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Re: PPA's: the main security Achilles' heel?

Post by Pjotr » Tue Apr 26, 2016 4:39 am

bad medicine wrote:As a newbie, this whole PPA business is the most difficult to navigate. I read "stay away from PPA's" and then when faced with a problem the solution is often software from a PPA (Firejail is a good example). How does a newbie know when a PPA is safe, and when a specific program is safe?
You can never be really sure about PPA's, but these are good practices to estimate their trustworthiness:

- Who is the maintainer of the PPA? Just one anonymous individual, or a crew of people with a good reputation (check their contributions by means of their Launchpad profile)?

- Is the PPA dead or actively maintained (check the latest code contributions)?

- Ask on a forum like this, whether the dwellers here have experience with that particular PPA.

But most importantly: only use a PPA when *really* necessary, when it's needed to solve a serious problem. Not just to have the latest version of application X because it's so new and shiny....
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Re: PPA's: the main security Achilles' heel?

Post by thom_A » Tue Apr 26, 2016 7:02 am

bad medicine wrote: As a newbie, this whole PPA business is the most difficult to navigate. I read "stay away from PPA's" and then when faced with a problem the solution is often software from a PPA (Firejail is a good example). How does a newbie know when a PPA is safe, and when a specific program is safe?
Excellent point.

I've mentioned that I've been using Grub Customizer ever since I discovered it, just shortly after installing or committing to adding a Linux distro onto my multi-boot system. That was about a year ago. I have lost track of how many times I have installed, uninstalled Mint flavors, not to mention other distros. Probably hundreds.

It's a simple program. It allows you to clean up the boot entries, reorder them any order you want. It's an essential program that should have been part of any Linux distro. A program that newbies would almost be sure of looking. But it's not. You have to look for it and grab it as a PPA.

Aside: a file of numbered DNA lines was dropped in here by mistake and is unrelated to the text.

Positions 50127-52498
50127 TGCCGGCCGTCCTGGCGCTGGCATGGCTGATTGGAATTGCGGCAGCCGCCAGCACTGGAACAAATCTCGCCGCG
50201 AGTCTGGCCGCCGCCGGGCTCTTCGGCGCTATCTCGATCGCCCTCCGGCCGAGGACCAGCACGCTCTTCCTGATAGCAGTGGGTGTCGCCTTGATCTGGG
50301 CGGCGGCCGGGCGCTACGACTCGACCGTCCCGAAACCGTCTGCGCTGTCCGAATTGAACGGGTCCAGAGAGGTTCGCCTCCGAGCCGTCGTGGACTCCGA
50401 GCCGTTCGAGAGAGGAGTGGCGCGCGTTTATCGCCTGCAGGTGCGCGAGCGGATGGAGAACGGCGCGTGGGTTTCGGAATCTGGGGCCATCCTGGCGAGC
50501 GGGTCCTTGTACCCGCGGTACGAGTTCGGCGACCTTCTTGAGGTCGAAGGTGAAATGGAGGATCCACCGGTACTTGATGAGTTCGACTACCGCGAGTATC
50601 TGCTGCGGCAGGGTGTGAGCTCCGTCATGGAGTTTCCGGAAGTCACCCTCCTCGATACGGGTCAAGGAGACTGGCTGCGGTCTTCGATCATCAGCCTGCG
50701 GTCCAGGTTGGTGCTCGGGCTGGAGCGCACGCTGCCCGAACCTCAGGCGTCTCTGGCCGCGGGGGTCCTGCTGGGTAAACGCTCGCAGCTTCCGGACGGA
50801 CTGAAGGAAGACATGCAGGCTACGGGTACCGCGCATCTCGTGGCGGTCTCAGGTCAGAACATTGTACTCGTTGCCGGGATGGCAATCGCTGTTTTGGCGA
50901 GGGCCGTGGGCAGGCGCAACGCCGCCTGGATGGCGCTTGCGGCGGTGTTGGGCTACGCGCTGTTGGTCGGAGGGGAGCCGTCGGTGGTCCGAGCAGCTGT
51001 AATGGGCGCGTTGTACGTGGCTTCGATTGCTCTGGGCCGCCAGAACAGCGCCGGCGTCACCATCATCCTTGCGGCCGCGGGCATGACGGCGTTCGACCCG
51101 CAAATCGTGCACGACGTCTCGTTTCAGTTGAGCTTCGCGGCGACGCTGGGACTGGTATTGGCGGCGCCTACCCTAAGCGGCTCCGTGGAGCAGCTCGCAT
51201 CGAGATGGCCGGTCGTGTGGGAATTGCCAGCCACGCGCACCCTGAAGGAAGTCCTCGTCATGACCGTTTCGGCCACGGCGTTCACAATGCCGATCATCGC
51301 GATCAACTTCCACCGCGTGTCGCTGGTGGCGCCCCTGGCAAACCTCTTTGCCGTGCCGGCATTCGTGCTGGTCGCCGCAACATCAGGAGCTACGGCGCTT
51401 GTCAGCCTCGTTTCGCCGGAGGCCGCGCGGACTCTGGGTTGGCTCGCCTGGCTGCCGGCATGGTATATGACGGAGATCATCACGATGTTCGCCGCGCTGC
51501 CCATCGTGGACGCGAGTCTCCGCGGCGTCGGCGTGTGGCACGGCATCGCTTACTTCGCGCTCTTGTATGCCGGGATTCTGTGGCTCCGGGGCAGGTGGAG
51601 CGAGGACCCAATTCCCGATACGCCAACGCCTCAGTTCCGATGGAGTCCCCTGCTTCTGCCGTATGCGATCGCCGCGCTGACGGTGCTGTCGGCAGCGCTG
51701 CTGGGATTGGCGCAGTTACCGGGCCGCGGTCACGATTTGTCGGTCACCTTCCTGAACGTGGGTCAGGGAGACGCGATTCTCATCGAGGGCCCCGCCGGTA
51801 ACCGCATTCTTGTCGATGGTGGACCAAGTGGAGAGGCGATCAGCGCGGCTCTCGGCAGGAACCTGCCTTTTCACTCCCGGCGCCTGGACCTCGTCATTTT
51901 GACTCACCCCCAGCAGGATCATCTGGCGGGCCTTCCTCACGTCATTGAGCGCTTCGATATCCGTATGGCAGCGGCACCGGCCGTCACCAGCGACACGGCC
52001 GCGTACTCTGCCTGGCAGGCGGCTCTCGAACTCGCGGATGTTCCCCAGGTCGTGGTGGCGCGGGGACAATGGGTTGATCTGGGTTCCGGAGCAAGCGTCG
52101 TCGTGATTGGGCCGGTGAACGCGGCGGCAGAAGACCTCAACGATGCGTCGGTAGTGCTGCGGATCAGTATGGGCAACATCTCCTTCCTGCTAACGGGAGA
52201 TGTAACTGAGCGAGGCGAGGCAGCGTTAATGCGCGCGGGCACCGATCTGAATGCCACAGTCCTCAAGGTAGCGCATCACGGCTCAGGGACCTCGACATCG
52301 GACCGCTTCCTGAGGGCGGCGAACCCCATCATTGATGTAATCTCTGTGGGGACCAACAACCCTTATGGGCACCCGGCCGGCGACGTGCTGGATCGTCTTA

Last edited by thom_A on Tue Apr 26, 2016 11:53 am, edited 7 times in total.

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Re: PPA's: the main security Achilles' heel?

Post by thom_A » Tue Apr 26, 2016 7:07 am

wrong edit.

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Re: PPA's: the main security Achilles' heel?

Post by bad medicine » Tue Apr 26, 2016 10:54 am

If programs are deemed "safe" by whoever deems such things (again I'll use Firejail as example), why can't they be included in the Mint repository? Is it copyright, or other reason? Is the Mint repository only for software written by the Mint team? (whoever they may be...)
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Re: PPA's: the main security Achilles' heel?

Post by Pjotr » Tue Apr 26, 2016 11:58 am

bad medicine wrote:If programs are deemed "safe" by whoever deems such things (again I'll use Firejail as example), why can't they be included in the Mint repository? Is it copyright, or other reason? Is the Mint repository only for software written by the Mint team? (whoever they may be...)
Firejail is too new for Ubuntu 14.04 / Mint 17.x, so you have to use a PPA. But it's present in the official repo's of Ubuntu 16.04 / the upcoming Mint 18: in the Universe repo, to be exact.

The Mint repo is generally for Mint-only stuff. What makes its way into the Ubuntu repo's, is decided by Canonical (the repo Main) or by the MOTU's (the repo's Universe and Multiverse).